All of God’s plans for the restoration of the world, all of God’s promises for glory for us and all of creation, all of what God wants to bring about for our good, is all “yes” in Christ Jesus. It’s not sometimes “yes” and sometimes “no”…

“For no matter how many promises God has made, they are ‘Yes’ in Christ. And so through him the ‘Amen’ is spoken by us to the glory of God. Now it is God who makes both us and you stand firm in Christ. He anointed us, set his seal of ownership on us, and put his Spirit in our hearts as a deposit, guaranteeing what is to come.” ~ 2 Corinthians 1:20-22

Sin’s dominion is being broken. Our bondage to corruption and decay is coming to an end. And the Church speaks the “Amen!” We say it. We believe it. And we live it. The Holy Spirit guarantees the glory that’s coming because of Jesus. So, when the politicians say “No,” God says “Yes” in Christ. When the culture says “No,” God says “Yes” in Christ. When your friends say “No,” when the peer pressure says “No,” when your favorite website says “No,” when your family says “No,” God says “Yes” in Christ. When your gut says “No,” when all the experts say “No,” when your own brothers and sisters in Christ say “No,” God says “Yes” in Christ every time. Every time.

Maybe someday we’ll have a vaccine for the coronavirus. Maybe. But not for the sin that has plunged God’s world into so much pain. Sin is not new. It’s not novel. There’s no shot, there’s no pill, there’s no medicine for this pain that has us and all creation groaning. The only prescription for the pain is the Gospel of Jesus Christ. The Gospel is the only cure.

Everything we do and say, everything people do and say about us or to us, every experience we will ever have, is all lovingly used by our God for our good. We don’t always understand it. We don’t always enjoy it. But we know our groanings are not in vain. They serve an eternal purpose that’s being worked out by the Creator of Heaven and Earth who groans right along with us to make it happen.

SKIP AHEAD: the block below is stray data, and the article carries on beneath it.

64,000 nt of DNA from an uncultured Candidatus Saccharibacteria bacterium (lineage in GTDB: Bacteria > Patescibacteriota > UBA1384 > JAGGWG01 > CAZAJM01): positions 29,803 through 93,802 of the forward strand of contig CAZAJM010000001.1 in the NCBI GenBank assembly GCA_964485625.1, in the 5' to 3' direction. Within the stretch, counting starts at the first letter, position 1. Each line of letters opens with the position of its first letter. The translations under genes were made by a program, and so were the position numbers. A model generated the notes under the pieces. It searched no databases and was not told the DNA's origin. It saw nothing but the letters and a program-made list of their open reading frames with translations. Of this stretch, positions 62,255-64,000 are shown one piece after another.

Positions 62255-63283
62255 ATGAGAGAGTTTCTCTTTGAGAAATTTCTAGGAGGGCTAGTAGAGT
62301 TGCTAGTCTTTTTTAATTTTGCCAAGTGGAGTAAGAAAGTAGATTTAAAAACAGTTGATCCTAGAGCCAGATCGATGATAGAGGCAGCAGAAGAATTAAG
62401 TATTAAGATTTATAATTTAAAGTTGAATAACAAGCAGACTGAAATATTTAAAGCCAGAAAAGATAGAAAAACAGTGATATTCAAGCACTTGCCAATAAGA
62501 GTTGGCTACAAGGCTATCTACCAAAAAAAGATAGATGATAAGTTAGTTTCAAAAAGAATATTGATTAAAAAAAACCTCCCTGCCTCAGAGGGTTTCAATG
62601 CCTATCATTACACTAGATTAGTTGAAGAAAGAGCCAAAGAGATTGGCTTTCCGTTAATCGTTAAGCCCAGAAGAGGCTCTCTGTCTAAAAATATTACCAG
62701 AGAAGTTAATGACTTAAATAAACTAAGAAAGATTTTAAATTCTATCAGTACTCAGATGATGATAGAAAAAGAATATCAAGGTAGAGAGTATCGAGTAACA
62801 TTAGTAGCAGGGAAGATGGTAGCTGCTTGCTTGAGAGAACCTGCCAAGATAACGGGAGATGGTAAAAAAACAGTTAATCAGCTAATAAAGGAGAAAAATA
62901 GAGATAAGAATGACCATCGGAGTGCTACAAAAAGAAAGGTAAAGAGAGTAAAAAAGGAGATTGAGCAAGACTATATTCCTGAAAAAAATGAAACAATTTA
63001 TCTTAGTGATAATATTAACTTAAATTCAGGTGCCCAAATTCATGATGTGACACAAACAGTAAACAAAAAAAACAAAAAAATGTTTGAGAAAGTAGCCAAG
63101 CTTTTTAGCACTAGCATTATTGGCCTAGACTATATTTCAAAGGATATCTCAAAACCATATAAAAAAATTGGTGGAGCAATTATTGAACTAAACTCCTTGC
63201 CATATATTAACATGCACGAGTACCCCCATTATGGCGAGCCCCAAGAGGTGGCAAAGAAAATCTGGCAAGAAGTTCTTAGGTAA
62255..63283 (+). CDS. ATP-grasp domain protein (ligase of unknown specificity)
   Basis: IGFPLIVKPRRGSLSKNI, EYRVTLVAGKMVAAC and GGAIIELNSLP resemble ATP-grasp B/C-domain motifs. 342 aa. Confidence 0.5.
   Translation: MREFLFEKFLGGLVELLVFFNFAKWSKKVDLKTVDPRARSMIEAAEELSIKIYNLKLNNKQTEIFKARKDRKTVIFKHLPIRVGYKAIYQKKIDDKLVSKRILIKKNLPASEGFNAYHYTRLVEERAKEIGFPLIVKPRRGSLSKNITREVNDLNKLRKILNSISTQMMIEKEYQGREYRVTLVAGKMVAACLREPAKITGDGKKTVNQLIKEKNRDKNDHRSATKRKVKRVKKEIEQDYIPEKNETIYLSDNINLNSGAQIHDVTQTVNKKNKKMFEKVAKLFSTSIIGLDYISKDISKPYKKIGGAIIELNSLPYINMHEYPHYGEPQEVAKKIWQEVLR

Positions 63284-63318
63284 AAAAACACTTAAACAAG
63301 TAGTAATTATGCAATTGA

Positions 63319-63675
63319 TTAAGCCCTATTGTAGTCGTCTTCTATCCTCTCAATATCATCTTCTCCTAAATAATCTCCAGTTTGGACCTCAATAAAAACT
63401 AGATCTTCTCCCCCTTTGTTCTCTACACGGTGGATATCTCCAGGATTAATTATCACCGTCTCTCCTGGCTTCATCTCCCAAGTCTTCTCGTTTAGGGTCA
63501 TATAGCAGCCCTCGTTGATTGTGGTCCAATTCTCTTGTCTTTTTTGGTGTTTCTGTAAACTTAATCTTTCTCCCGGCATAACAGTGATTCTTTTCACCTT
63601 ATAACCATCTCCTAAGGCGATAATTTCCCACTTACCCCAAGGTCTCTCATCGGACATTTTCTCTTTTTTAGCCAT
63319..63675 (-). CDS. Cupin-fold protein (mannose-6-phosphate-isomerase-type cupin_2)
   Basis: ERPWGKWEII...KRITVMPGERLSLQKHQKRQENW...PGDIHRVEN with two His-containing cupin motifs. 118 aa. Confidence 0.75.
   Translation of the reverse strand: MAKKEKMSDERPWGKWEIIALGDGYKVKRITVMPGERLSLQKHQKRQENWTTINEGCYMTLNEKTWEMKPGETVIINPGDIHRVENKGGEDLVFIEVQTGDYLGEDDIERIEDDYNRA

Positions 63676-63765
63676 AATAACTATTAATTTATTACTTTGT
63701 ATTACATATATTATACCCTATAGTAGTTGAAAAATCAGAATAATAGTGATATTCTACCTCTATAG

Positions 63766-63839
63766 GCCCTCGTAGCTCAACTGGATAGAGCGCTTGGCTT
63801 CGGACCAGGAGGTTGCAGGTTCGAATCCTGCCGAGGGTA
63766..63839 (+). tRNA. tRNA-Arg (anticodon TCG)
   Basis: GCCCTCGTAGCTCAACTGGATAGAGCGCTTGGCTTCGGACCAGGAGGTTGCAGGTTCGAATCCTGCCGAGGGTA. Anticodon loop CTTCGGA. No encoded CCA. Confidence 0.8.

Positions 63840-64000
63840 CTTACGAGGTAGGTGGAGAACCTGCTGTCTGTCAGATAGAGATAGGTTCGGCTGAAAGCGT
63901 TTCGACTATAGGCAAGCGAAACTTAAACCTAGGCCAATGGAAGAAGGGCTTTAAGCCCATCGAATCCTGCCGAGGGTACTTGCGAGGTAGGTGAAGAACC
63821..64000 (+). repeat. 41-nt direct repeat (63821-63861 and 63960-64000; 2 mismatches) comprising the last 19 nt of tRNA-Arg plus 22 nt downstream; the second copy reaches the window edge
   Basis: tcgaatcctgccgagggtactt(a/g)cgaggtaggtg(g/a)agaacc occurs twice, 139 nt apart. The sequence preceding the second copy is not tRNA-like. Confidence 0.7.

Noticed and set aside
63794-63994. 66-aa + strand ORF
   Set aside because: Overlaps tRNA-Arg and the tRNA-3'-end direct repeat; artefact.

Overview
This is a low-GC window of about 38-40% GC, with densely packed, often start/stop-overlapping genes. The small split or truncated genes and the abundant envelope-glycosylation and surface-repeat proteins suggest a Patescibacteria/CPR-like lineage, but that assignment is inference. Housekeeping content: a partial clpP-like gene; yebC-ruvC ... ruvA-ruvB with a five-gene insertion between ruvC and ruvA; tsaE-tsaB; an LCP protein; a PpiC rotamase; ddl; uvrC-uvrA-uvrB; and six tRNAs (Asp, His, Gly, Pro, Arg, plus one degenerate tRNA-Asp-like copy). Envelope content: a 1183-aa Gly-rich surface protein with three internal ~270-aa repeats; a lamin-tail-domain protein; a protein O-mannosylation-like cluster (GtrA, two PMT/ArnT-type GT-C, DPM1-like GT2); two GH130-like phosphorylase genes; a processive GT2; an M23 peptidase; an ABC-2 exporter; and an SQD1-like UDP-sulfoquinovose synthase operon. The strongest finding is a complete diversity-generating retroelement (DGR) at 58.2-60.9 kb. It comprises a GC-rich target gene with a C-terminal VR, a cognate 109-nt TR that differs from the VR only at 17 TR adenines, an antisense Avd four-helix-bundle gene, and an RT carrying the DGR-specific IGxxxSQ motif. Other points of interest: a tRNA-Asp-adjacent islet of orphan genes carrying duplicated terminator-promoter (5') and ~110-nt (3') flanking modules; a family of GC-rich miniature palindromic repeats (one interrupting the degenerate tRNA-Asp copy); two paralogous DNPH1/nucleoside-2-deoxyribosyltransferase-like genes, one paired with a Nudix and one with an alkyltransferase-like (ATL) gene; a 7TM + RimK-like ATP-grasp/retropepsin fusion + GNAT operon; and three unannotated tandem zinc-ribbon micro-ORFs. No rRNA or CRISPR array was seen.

The pain and the groaning are real. But so is the glory. We’re not finished yet. God’s not done. He has a plan for us and for the whole world and it is glorious. He has established his risen Son on his eternal throne and the whole world which is groaning under the weight of our sin is going to be redeemed. This is our Father’s world and he will do whatever he sees fit. And he sees fit to appoint it and us to glory.

Peace,

Allan

What We Do

I believe Romans 8:18-30 tells us Christians exactly where we are right now, what we are called to do, and what’s going to happen. In a time when confusion reigns and the future is no less clear than the present, we need a Word from God to provide clarity and assurance. And I’m convinced that this middle part of this critical chapter is that Word.

Yesterday we looked at where we are. The world is in pain. All of creation is groaning, right up to the present time. The whole world is in pain because of sin. That’s where we are. That’s what’s happening right now.